Lake Effect Snow – Geography Realm

Lakes large enough can have a dramatic impact on snow production and cause an extreme snowfall event.

This phenomenon is known as “lake effect snow” (also spelled lake effect snow).

Lake effect snow occurs when cold, dry air flows over a large lake. The airflow causes evaporation from the warmer water to rise into the colder air. While the now water-rich and warmer air flows on land, it cools down and the water falls to the ground as snow.

How the lake effect produces so much snow

Lake effect snow requires a large difference between the cold, dry air sweeping across the lake and the warmth of the body of water. A temperature difference of 14 degrees Celsius or more creates conditions that can fuel large snow deposits.

A diagram showing how lake effect snow is formed, with blue arrows for cold air and red arrows for warmer air as they flow across a lake and snow is falling on the other side of the lake.
The lake snow effect occurs when cold, dry air flows over a large lake with much warmer water temperatures, causing snow to fall downwind of the lake. Diagram: Caitlin Dempsey.

Other factors that affect snowfall are the length of the lake over which the air flows and the speed at which the air flows. The longer the path of the air across the lake, the more the water is loaded with water moisture through evaporation. Faster air will hold less water moisture than a slower moving air stream.

The result is the formation of heavy snow bands downwind of the lake.

The Great Lakes and the lake effect snow

One part of the United States where lake-effect snow is common is the Great Lakes Region.

Cold winds come in from Canada and sweep across the wide open waters of the Great Lakes before blanketing the winds with snow along the shores.

Satellite images taken after a lake effect snow event over the Great Lakes show belts of snow on the leeward side of the lakes.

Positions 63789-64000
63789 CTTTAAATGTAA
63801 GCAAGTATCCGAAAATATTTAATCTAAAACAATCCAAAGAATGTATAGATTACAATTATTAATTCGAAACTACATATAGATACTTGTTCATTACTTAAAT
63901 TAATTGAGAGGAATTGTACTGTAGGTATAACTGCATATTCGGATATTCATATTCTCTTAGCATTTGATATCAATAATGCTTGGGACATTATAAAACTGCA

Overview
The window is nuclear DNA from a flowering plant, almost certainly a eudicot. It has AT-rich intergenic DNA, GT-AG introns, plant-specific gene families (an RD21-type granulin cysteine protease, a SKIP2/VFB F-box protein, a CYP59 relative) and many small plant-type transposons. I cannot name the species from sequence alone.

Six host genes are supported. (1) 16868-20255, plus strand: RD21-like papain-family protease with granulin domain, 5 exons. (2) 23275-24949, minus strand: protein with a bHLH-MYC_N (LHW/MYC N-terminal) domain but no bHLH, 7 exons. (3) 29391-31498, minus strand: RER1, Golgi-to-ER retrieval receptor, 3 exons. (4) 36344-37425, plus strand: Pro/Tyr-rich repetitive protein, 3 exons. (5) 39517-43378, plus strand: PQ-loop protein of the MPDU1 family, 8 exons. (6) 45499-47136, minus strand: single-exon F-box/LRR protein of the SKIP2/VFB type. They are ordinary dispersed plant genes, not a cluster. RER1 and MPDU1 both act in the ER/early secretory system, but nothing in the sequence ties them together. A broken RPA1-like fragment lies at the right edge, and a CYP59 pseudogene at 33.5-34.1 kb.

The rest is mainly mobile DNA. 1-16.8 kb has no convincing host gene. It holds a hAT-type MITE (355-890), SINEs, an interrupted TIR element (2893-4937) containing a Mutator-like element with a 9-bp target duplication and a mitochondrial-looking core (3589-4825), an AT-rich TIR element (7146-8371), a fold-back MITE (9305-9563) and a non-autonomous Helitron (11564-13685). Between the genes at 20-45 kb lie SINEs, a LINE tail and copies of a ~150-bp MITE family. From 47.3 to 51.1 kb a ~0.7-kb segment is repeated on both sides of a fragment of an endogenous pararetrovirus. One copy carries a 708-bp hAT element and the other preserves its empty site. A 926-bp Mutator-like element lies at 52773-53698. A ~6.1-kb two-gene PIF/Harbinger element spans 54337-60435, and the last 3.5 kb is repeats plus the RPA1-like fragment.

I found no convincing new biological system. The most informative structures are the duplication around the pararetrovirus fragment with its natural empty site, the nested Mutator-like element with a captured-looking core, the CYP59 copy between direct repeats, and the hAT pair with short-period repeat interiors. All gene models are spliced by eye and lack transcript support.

These satellite images, acquired by NASA’s Terra satellite on December 9, 2006, show the aftermath of a lake-snow effect event over the Great Lakes region.

A satellite image shows snow covering land around the Great Lakes.
A lake effect snow event on December 9, 2006 around the Great Lakes. Satellite image: NASA Terra, public domain.

This satellite image taken on March 1, 2022 shows how the area around Lake Erie was covered in snow after a late season lake effect snow event that occurred between February 27 and 29, 2022.

Up to 0.6 meters of snow fell in cities such as Carthage and Croghan in upstate New York. Snow also fell in northwestern Pennsylvania and northern Ohio.

In parts of northwestern New York and Pennsylvania, lake-effect blizzards often cause up to two feet of snow to fall in a 24-hour period.

A satellite image showing snow-covered areas in Ohio, Pennsylvania, and New York south of Lake Erie.
The February 27–29, 2022 lake effect snow event left areas south and southeast of Lake Erie covered in snow. Image: NASA, public domain.

Buffalo, New York is known for receiving a lot of snow each year, due in large part to the lake effect snow phenomenon.

Buffalo averages a little under two feet of snow, 95.4 inches, each year. For the 2021-2022 season, which runs from July to June, Buffalo received 97.4 inches of snow.

Areas in the United States where lake-effect snow is common

In the United States, lake-effect snow is common on the Great Salt Lake in Utah, northern Wisconsin, western Michigan, northwest New York, and northwest Pennsylvania.

Lake-effect snow typically occurs in late fall, when large lakes still store much of the summer heat but colder air descends from the north. Beginning in February, areas such as the Great Lakes begin to experience a reduction in days with a lake-effect snow event.

Lake effect snow around the world

Other areas of the world with large lakes and cold winds, such as the Aral Sea, can experience lake-effect snow events.

This satellite image shows snow deposited on the western edge of the southern part of the South Aral Sea. Cold winds blow from east to west in this region of Central Asia.

Satellite image of the Aral Sea with snow at the top of the image and brown landscape at the bottom.
Snow on the western edge of the Aral Sea after a lake effect snow event. Image: NASA, December 27, 2020, public domain.

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